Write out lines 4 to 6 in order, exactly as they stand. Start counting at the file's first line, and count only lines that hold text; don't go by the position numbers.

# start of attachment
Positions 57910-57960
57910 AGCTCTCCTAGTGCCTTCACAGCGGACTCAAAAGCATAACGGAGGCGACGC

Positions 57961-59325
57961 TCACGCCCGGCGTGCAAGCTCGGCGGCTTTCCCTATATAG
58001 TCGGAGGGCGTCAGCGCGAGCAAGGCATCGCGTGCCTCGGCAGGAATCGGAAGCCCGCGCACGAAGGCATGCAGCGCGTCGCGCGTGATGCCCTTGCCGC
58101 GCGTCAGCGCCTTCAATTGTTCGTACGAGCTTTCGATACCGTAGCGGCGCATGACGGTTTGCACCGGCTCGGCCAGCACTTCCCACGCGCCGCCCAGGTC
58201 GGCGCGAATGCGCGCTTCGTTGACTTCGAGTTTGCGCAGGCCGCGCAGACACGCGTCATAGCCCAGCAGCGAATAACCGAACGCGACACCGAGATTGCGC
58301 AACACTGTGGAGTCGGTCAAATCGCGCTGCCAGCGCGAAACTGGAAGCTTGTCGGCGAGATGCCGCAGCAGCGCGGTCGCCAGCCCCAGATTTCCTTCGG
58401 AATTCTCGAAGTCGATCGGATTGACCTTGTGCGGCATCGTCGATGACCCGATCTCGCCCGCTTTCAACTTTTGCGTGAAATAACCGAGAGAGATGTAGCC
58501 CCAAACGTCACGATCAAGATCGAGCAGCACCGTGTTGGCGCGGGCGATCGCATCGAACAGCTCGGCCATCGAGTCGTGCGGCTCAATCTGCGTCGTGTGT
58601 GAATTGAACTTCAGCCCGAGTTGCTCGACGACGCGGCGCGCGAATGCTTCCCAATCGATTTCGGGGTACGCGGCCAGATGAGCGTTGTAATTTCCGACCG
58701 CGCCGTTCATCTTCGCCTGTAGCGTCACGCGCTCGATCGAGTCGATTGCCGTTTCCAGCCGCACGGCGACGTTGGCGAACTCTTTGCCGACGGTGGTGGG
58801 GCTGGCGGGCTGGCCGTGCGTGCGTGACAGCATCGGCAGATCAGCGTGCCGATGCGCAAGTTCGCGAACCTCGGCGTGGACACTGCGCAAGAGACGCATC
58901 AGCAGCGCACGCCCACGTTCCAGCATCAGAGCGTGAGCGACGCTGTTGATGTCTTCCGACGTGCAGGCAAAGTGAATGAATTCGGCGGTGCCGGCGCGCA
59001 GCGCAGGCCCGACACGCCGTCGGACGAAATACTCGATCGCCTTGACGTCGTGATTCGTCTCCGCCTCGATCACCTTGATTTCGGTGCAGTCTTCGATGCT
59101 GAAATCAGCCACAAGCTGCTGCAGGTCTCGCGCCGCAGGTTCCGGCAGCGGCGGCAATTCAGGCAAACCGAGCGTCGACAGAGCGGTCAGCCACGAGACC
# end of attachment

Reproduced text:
57961 TCACGCCCGGCGTGCAAGCTCGGCGGCTTTCCCTATATAG
58001 TCGGAGGGCGTCAGCGCGAGCAAGGCATCGCGTGCCTCGGCAGGAATCGGAAGCCCGCGCACGAAGGCATGCAGCGCGTCGCGCGTGATGCCCTTGCCGC
58101 GCGTCAGCGCCTTCAATTGTTCGTACGAGCTTTCGATACCGTAGCGGCGCATGACGGTTTGCACCGGCTCGGCCAGCACTTCCCACGCGCCGCCCAGGTC